F.3d 513. Section 8014(3) of 2000 Defense Appropriations
Act, which relieves Department of Defense of its general obligation
to perform most efficient and cost-effective organization analysis--which
is predicate to outsourcing work previously done by more than
10 government employees--when it contracts out work to qualified
Native American firm, is rationally related to important federal
interest in promoting economic development of federally recognized
Indian tribes and thus does not violate affected federal employees'
equal protection rights.
Court Rejects Union Claim Against Native Contract (Indianz.com)
6/09. Supreme Court Rejects Appeal of Native Preference Case
Subjects: Drunk driving; Montana; Judgments, Criminal;
Tribal courts -- Blackfeet Tribe of the Blackfeet Indian Reservation of Montana.
*Issues: not yet available
History: Petition for certiorari was filed on 9/20/2003.
Petition was denied 11/10/2003.
v. Spotted Eagle, Supreme Court of Montana, 71
P.3d 1239. The Supreme Court, James C. Nelson, J.,
held that: (1) defendant's uncounselled tribal convictions for
DUI were valid at inception, and (2) tribal convictions could
be used to enhance state DUI charge to felony.
Mont. Court Accepts Tribal Court Convictions (Indianz.com)
v. Saratoga County Chamber of Commerce Inc.
Subjects: St. Regis Band of Mohawk Indians of New York;
Pataki, George E., 1945-; New York; Chamber of Commerce (Saratoga
County, New York); Sovereign immunity -- Indian Country (New
York); Intergovernmental agreements -- New York; Intergovernmental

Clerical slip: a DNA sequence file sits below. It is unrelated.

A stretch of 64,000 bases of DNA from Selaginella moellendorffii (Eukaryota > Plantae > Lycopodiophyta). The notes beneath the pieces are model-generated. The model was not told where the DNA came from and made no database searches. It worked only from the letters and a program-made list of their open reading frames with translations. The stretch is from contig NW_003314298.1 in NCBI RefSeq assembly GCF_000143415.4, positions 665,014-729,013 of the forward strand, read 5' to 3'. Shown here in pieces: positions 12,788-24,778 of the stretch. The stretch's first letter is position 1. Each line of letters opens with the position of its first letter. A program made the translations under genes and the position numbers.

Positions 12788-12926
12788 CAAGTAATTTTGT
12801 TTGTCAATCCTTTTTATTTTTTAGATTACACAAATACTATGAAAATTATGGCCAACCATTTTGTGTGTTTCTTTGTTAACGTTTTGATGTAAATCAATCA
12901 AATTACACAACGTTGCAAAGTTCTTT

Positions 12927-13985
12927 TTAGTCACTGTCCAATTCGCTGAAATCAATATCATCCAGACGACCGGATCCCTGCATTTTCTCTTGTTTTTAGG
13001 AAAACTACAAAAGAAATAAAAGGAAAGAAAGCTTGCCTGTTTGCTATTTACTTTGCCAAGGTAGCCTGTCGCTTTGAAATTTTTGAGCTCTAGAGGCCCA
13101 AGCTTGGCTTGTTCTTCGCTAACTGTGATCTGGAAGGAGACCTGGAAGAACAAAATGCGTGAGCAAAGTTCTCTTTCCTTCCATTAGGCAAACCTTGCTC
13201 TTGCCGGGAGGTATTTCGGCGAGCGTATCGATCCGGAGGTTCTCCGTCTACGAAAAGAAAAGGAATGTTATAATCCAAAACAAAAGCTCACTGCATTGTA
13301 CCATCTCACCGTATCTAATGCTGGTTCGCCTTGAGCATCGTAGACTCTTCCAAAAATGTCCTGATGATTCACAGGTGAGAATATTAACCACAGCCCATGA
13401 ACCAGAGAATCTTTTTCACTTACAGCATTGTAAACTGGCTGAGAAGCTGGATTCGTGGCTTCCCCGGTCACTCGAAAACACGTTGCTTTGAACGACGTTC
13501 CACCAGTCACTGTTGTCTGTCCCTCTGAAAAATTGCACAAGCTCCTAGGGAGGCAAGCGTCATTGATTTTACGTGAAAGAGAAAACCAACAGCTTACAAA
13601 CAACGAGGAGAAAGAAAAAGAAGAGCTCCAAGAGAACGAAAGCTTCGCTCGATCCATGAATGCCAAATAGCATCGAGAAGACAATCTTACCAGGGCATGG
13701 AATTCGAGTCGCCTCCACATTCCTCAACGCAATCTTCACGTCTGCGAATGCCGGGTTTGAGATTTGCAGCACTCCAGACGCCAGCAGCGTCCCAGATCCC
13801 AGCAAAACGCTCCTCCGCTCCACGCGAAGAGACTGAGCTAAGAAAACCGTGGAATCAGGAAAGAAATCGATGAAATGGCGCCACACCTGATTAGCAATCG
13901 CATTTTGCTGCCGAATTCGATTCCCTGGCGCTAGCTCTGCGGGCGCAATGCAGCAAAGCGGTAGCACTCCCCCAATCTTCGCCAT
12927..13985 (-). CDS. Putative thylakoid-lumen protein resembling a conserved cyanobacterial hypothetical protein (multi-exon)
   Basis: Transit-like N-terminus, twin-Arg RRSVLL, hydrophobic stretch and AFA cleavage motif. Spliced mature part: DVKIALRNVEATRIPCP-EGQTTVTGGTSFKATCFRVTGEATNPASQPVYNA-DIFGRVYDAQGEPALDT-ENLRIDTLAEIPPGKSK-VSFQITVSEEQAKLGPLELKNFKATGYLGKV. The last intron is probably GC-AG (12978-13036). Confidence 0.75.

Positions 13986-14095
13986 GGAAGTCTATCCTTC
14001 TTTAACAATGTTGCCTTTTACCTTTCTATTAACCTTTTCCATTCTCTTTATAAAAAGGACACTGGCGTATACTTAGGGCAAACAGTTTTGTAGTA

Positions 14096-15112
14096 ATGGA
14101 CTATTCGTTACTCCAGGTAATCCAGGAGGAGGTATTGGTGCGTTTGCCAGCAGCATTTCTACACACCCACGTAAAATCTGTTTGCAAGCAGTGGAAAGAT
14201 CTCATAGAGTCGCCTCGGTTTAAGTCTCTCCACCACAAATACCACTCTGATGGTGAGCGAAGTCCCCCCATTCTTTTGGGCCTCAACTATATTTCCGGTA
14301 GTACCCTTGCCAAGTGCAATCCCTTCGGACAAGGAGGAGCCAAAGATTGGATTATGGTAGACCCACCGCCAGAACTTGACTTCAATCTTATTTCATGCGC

agreements -- St. Regis Band of Mohawk Indians of New York;
Gambling on Indian reservations -- New York; Indian gaming.
*Issues:May court disregard tribal sovereign immunity in determining
if Indian tribe is indispensable party to suit that is likely
to significantly prejudice tribe's interests?
Petition for certiorari was filed on 8/19/2003.
County Chamber of Commerce v. Pataki Court of Appeals of
WL 21357342 Although sovereign immunity prevents
Indian tribe from being forced to participate in state court
proceedings, it does not require everyone else to forgo resolution
of all disputes that could affect tribe, and thus tribe is not
indispensable party to action challenging, on state constitutional
grounds, governor's authority to negotiate and sign agreement
with tribe to permit casino gaming on its reservation.
Related News Stories: Supreme Court Refuses to Hear Indian
Gambling Case (Newsday.com)
11/17; Okla. Chief Wants Land-claim Meeting with Pataki (Ithaca
Ysleta del Sur Pueblo v. Texas
Subjects: Ysleta Del Sur Pueblo of Texas; Texas; Indian
gaming -- Texas -- Law and Legislation; Gambling on Indian
reservations -- Texas; United States. Indian Gaming Regulatory
Act; Sovereignty -- Indian Country (Texas).
*Issues:(1) Does Indian Gaming Regulatory Act, instead of Pueblo's
Restoration Act, govern gaming activities on reservation lands
of Ysleta del Sur Pueblo? (2) If not, should gaming provisions
of Pueblo's Restoration Act be interpreted consistently with
California v. Cabazon Band of Mission Indians, 480 U.S. 202
(1987)? (3) If not, can federal courts require Pueblo (a)
to obtain license from Texas prior to conducting bingo in